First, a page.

When many people choose their antique or reproduction fireplace, they go for a style that complements their decor, or perhaps the period of their house. Warm stone or cool marble are always popular, as is a natural-looking wooden finish.
But perhaps you’re looking for a real statement piece? If you want a fireplace that truly adds interest, an elegantly understated fire surround may not be the right choice. We’ve already looked at how dramatic dark marble can have a fabulous effect on a room. How about going even further, and trying something completely different…?
Here are a few of the more extraordinary reproduction fireplaces from our collection.
Metal is a really underrated material for the fireplace. We use it a lot for grates, fenders and backs, but how about the fire surround itself? This elaborate French fireplace, dating from the nineteenth century, is made from polished cast iron. The detail is simply stunning, comprising rich foliage, fruits, and scrolls, leading into an ornate central shell motif. Its elegantly curving shape gives the natural subjects a beautiful grace and flow, with none of the sharp lines we’d expect from a metal fireplace.
This more modest fireplace dates from the late nineteenth century. The fire surround is made from brass, a very unusual choice; and its rather stark design is softened by the delicate Delft tiles on the insert. A perfect, quirky little fireplace for a smaller room such as a bedroom or study.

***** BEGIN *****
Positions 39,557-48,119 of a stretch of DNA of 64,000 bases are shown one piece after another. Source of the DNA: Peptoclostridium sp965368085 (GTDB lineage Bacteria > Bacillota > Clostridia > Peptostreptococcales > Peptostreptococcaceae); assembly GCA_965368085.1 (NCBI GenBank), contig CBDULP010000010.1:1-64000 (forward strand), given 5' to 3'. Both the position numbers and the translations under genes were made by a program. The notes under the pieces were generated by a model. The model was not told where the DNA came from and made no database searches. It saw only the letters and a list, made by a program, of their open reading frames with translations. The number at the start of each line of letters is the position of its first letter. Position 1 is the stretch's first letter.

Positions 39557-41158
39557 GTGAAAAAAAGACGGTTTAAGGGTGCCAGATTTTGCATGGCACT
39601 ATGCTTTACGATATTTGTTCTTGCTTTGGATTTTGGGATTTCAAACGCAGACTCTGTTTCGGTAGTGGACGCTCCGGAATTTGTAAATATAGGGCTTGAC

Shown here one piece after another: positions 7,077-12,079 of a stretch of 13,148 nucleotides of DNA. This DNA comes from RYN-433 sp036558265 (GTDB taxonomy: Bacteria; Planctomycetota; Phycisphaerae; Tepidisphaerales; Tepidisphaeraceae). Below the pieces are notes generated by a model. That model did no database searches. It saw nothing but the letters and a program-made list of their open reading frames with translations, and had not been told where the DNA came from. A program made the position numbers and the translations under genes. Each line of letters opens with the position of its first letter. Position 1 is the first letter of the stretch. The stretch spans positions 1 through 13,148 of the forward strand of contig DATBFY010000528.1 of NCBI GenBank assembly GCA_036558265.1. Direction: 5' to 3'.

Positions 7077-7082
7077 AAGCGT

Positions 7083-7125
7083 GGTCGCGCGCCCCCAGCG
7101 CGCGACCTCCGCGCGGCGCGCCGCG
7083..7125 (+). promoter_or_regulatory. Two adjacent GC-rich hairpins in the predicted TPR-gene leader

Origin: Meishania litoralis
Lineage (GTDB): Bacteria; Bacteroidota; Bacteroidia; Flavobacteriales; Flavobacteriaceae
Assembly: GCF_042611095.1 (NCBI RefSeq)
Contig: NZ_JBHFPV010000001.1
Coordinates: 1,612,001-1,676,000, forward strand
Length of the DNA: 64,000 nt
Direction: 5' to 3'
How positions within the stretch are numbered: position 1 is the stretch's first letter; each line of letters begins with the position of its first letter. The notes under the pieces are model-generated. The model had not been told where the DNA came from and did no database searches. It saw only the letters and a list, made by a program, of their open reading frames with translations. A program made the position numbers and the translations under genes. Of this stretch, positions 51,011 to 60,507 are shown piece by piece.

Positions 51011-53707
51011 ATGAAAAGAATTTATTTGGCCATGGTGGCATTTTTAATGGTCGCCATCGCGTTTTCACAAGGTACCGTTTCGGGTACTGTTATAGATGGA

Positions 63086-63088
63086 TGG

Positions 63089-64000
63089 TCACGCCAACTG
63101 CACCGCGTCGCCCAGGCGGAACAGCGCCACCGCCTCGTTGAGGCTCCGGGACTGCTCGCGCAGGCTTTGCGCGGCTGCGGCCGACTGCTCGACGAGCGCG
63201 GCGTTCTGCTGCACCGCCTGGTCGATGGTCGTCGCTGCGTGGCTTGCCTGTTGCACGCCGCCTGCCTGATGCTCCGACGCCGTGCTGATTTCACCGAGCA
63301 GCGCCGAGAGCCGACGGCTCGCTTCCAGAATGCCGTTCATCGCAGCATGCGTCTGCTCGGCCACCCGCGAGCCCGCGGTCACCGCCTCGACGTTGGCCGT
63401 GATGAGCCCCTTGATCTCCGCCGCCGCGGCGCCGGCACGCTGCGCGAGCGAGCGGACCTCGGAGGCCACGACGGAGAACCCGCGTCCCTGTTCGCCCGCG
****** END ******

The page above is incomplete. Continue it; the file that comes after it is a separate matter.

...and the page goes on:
If you’re looking for a true rarity, a subtle statement piece, we love this nineteenth-century wooden fireplace in the manner of Chippendale.
The “Japanned” design depicts peacocks and foliage with vibrant gold leaf, making this fire surround a real work of art. Japanning is the Europeanised version of Asian lacquerwork, popular here since the seventeenth century. Resin is applied in heat-dried layers and polished to give a glossy finish.
For a real piece of English eccentricity, how about this architectural fireplace? Made from limestone, the frieze is simply decorated with roundels, and supported by four hexagonal columns. A fantastic choice if you want the fire to really dominate the room.
In a similar vein, here’s another Victorian fireplace that demands attention. Demonstrating that Statuary marble does not have to be discreet and elegant, this is a large and impressive piece with an unusual arched design. An interesting point about this fireplace is that there is a lot of architecture for a relatively small insert. Not the fireplace to go for if you want a vast, roaring fire – but if you are looking for a statement fireplace, this is a spectacular option.
For something really striking, this early eighteenth-century French trumeau piece provides real architectural interest. “En trumeau”, from the French for “between windows”, refers to the panel above the fireplace, which adds drama without fussiness. This limestone fireplace would have to be placed in a room with a high ceiling, otherwise it could easily end of looking rather squashed. A large dining room would be a lovely setting – picture it dressed for a Christmas feast, logs crackling in a fire basket, the mantle decorated with rich green foliage…
We love it when a weird and wonderful fireplace joins our collection, and we hope that these examples have inspired you to think outside the (fire)box. To find out more about our range of unusual antique fireplaces and reproduction fireplaces, please get in touch.